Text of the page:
BUFFALO, NY – Felipe Pantone’s (Spanish, born Argentina, 1986) newest work of public art, Optichromie - BUF, 2019, is located at Town Ballroom on Washington Street. The work covers the legendary concert venue’s façade with the artist's signature fusion of mesmerizing black-and-white patterns with bold prismatic forms and oversized fluorescent pixels. For the artist, these and similar elements serve as a set of endlessly reconfigurable building blocks that form the basis of his murals, sculptures, and paintings.
While this approach to artmaking speaks to the endless cycles of duplication and transformation characteristic of digital art and culture, Pantone takes a long view of technological progress. He sees the computer modeling programs he uses in developing his designs as part of a continuum of image-making innovations alongside the pencil and oil paint of his studio practice and street art creations. From this vantage point, the artist is at heart an optimist about the positive potential of a digital future to make the world a more dynamic and connected place.
Pantone (an alias derived from his graffiti moniker “Pant” or “Pant1”; he only later learned of the happy coincidence with the name of the color company) began illicitly painting on the streets of his hometown of Valencia, Spain, when he was twelve. After experimenting with numerous graffiti styles as a teenager and young adult, he found himself drawn to the Op and Kinetic art of the 1960s—especially the work of Carlos Cruz-Diez, Julio Le Parc, Luis Tomasello, and Victor Vasarely, all of whom are represented in the Albright-Knox’s collection—as a primary source of inspiration for his current imagery. While today Pantone also creates paintings and sculptures in a dedicated studio space, he finds himself continually drawn back to the unique energy of the street and the challenge of working outdoors and in public.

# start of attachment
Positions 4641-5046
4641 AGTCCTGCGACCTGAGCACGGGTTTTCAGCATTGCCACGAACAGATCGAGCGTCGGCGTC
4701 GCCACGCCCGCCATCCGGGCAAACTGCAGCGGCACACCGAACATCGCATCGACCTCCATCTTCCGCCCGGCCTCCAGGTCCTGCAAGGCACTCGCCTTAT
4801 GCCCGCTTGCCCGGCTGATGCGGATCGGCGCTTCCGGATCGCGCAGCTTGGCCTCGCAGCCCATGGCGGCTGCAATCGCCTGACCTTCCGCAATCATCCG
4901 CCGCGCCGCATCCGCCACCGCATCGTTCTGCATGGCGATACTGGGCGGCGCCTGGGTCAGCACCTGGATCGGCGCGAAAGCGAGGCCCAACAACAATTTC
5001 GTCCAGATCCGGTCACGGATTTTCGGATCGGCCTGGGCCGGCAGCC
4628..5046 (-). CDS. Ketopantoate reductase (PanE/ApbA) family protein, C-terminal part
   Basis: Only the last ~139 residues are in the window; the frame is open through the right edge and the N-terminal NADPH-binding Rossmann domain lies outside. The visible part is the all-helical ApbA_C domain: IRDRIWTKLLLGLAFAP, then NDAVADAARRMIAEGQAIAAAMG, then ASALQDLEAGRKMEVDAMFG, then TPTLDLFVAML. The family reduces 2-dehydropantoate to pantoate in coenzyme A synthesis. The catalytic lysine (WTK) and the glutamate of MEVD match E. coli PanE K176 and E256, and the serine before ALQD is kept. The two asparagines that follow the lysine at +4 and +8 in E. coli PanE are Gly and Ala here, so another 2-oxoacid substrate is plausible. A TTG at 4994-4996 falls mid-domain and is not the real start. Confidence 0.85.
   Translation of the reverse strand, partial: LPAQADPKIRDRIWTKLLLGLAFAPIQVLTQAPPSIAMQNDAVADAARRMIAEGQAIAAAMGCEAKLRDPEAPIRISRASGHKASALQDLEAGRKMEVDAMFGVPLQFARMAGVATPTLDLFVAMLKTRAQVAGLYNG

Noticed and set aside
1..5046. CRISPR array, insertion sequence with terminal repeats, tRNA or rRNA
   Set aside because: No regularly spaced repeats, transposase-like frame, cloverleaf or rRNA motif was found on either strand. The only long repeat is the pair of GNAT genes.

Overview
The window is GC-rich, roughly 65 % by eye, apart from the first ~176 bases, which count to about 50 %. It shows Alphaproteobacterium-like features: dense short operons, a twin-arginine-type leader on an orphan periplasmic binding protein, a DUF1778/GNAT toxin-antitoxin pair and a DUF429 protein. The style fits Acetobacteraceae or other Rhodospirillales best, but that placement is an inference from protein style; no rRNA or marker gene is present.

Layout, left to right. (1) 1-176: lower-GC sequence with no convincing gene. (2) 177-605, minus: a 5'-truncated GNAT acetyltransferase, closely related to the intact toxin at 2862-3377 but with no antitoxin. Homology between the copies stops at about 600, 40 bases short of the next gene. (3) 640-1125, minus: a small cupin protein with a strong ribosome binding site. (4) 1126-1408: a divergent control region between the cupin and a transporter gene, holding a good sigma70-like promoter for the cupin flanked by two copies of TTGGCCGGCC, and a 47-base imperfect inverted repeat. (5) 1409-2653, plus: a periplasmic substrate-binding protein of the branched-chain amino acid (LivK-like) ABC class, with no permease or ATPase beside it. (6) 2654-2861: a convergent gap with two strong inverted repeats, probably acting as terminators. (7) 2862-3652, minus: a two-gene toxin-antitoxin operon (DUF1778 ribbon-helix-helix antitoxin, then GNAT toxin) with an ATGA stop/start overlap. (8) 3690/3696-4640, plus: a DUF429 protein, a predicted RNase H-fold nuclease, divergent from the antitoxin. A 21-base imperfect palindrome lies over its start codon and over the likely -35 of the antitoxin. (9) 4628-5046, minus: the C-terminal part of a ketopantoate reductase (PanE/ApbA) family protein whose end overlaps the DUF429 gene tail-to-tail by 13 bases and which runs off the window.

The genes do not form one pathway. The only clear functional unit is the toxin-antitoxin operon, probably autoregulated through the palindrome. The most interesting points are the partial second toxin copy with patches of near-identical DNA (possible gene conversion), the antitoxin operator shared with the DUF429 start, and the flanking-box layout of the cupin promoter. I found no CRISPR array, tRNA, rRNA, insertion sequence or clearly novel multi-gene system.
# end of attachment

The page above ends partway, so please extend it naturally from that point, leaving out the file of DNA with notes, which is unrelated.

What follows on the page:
The Albright-Knox’s Public Art Initiative is an innovative partnership between the museum and the County of Erie established in 2013 to enhance our shared sense of place and cultural identity in the urban and suburban landscapes of Western New York. The City of Buffalo joined the partnership in 2014. The goal of the initiative is to create spaces of dialogue where diverse communities have the ability to socially engage with, actively respond to, and cooperatively produce great public art that is capable of empowering individuals, creating stronger neighborhoods, and establishing Western New York as a critical cultural center.
The Public Art Initiative integrates a wide range of artworks into publicly accessible spaces and engages the diversity of the region’s artistic energies and cultural points of view. Through this initiative, the Albright-Knox seeks to expand public interaction with artists and artworks. The initiative promotes education about the arts through works in the Albright-Knox’s Public Art collection, related programming, and creative partnerships.
The Public Art collection includes works by those artists committed to visual innovation and community engagement. The Public Art Initiative presents artists from around the region, nation, and world working in varied forms of media, from traditional to forward-thinking interactions, sculpture to performance, and the permanent to the ephemeral.